“Free” college is in the news these days because New York Governor Andrew Cuomo, with the support of Hillary Clinton, triumphantly signed a bill that will waive City and State college tuition for families earning less than $100,000 a year.
That makes it a perfect time to take a critical look at what New York City already offers in the way of a no-cost higher education, as well as the bait and switch that frequently accompanies it, even as it leaves those taxpayers footing the bill paying double for the same classes.
NYC is home to several selective “Early College” high-schools, where students spend the first two years tackling an accelerated high school curriculum, and the second two years working on an Associate’s Degree. There are also several public high schools in all five boroughs, some starting in 6th grade, some ending in “Year 14” (i.e., two years after what would be considered traditional graduation), where, due to a partnership with city and community colleges, students can take on-campus classes and earn credits toward an Associate’s or Bachelor’s Degree.
Finally, numerous institutions, from Specialized Schools to Screened Schools, offer Advanced Placement classes (although which ones, how many, and who qualifies vary widely from school to school), where taking an exam at the end of the year and scoring highly can theoretically lead to earning credits and skipping the same course at the college level.
All of these public school opportunities are ostensibly “free” to NYC families. The main bonus is that kids can live at home before they matriculate, bypassing the biggest stumbling block of Cuomo’s plan: tuition is only a small piece of the whole puzzle. For instance, my son got a full tuition merit scholarship to several City and State schools. But what we’d have to pay in room, board, books, fees, transportation and other expenses is only a few thousand less than the purely needs-based scholarship he received from an Ivy League school. Free City and State tuition isn’t that much of a gift to working families, unless students live at home (which I did, so I am in no way discounting the practice). But that’s just not always practical or desirable for many college students.
In addition to a Specialized High School, four years ago my son also got into Bard Early College in Queens, which we liked a lot, and were excited about the possibility of him graduating with both a High School Diploma and an Associate’s Degree. Except then we learned there was a bit of an obfuscation going on. Unless you went on to Bard College, not all of the earned credits would transfer. City and State schools would take some, usually offering students Sophomore standing, but, because Bard Early College High School is a Dual Enrollment program, their Associate’s degree is not considered legitimate by most colleges.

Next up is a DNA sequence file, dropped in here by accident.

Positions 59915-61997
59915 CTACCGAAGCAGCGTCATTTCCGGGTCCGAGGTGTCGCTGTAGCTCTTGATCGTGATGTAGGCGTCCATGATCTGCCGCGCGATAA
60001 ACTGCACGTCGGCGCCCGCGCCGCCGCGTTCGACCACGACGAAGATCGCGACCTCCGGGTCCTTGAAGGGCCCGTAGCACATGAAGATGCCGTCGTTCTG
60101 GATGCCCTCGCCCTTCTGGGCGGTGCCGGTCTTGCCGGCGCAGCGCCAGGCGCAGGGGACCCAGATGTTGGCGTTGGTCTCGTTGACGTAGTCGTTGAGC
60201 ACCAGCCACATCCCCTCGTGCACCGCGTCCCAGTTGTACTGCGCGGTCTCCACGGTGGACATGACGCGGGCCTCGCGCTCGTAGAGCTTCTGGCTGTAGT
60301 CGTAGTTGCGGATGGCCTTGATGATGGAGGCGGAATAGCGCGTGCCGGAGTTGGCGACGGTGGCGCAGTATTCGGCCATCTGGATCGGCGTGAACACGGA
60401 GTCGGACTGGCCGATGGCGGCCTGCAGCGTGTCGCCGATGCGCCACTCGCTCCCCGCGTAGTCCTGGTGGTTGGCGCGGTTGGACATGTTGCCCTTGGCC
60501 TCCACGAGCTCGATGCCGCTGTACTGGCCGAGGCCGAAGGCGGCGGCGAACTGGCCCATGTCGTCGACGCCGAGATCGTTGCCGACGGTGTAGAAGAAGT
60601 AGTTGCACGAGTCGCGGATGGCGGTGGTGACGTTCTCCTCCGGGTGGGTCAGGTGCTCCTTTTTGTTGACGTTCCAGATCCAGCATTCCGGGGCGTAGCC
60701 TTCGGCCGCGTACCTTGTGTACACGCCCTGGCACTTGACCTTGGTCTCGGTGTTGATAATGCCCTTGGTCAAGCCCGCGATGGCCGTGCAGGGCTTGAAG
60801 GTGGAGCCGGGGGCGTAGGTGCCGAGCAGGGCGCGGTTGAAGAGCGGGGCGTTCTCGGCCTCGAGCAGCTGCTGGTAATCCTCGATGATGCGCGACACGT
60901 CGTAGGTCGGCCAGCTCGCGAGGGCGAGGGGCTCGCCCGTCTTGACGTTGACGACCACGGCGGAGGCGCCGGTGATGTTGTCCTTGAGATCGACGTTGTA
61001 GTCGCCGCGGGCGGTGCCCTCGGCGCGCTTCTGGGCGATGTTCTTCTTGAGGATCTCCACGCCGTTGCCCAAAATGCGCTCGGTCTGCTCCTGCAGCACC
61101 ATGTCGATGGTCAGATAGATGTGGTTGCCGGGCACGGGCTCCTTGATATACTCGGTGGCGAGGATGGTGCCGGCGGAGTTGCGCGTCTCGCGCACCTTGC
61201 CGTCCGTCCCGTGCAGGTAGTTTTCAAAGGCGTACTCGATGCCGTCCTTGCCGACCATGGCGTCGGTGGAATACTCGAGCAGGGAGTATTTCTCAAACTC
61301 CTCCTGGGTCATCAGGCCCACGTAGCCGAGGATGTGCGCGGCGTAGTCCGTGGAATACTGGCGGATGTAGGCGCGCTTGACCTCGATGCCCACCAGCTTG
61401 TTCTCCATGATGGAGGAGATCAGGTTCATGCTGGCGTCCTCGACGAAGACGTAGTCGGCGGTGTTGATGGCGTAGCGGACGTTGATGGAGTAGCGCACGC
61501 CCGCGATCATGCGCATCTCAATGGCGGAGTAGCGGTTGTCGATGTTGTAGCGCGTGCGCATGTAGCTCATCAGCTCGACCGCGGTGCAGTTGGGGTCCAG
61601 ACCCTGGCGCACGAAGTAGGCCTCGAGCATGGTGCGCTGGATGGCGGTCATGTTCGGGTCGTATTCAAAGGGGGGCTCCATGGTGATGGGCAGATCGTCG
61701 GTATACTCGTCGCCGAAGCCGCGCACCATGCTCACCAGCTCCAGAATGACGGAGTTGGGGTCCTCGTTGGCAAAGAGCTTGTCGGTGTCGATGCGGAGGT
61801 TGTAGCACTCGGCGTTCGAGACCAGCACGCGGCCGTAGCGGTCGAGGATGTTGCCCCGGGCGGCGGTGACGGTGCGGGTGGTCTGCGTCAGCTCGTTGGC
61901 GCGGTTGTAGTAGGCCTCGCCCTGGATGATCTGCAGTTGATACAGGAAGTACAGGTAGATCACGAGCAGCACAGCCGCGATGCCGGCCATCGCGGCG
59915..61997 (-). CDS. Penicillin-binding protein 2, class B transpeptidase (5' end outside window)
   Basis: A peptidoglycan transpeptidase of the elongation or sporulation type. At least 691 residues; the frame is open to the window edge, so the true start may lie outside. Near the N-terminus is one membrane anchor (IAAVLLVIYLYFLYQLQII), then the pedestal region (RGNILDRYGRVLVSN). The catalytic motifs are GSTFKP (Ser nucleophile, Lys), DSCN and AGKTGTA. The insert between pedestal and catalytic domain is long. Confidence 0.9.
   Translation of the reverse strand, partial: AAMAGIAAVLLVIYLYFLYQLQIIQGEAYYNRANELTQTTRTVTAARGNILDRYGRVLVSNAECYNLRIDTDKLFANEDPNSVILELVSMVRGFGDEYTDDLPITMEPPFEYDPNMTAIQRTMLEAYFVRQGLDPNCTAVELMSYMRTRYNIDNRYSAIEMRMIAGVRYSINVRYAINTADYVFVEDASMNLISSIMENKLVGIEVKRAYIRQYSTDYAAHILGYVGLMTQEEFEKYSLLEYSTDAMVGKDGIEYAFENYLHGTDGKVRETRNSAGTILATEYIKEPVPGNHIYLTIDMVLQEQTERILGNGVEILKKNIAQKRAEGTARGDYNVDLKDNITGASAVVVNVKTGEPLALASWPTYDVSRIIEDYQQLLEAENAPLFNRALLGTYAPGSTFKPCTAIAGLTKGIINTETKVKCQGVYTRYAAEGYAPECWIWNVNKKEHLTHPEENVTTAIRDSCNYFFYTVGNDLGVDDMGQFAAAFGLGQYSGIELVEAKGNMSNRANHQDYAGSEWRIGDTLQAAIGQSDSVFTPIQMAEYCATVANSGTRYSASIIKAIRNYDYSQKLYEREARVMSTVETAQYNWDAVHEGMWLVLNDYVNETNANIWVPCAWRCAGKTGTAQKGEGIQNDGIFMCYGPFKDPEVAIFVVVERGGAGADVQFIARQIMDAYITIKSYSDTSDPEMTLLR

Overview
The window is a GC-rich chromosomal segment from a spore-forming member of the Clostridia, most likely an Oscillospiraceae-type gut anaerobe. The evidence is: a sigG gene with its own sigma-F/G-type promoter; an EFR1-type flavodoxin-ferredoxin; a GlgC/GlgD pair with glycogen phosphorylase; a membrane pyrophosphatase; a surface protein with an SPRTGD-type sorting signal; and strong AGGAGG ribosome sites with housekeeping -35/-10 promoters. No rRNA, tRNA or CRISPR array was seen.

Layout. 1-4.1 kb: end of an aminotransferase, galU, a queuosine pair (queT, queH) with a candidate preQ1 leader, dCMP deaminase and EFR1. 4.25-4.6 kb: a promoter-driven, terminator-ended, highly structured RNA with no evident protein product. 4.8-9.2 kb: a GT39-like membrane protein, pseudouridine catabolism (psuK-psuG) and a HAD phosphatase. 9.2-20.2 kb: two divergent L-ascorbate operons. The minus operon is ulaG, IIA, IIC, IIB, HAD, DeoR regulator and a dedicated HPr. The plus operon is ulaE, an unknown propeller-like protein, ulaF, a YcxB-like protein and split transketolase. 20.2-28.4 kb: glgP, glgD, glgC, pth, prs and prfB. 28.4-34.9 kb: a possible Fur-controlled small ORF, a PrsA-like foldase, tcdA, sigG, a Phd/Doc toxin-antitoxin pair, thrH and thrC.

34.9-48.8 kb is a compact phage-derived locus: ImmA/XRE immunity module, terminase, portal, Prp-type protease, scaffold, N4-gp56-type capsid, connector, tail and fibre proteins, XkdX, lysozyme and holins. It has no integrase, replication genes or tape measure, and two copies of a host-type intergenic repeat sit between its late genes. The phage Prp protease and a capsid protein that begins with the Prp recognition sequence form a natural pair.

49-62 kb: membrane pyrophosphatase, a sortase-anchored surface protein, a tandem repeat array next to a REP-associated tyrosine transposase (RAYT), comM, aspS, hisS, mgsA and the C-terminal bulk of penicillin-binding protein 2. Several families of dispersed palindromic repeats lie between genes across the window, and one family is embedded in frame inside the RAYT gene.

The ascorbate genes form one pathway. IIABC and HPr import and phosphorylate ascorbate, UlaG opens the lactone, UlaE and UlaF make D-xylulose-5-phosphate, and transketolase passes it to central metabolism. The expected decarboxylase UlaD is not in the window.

Meanwhile, at the Specialized High School he ended up attending, my son started taking AP classes his sophomore year, earning primarily 5’s and 4’s on his exams. (The highest score is 5.) Yet very few private universities will accept these classes in lieu of college classwork, and even the City and State schools evaluate on a case-by-case basis and might not honor all of them. That means my son will likely end up retaking much of the material he’s already covered – and taxpayers’ will pick up the tab for the enforced redundancy. He is hardly the only one.
In this manner, NY ends up paying for students to take the same courses twice, potentially prolonging the years it would take them to get their degrees, especially if they are also working in order to cover other expenses.
Is that really the best use of students’ time, not to mention our city and state’s limited educational funds?
Critics already charge that Cuomo’s plan will hurt those it’s intended to help, and that’s even before you throw in the double-dipping, where nobody wins, and everyone pays the price for “free.”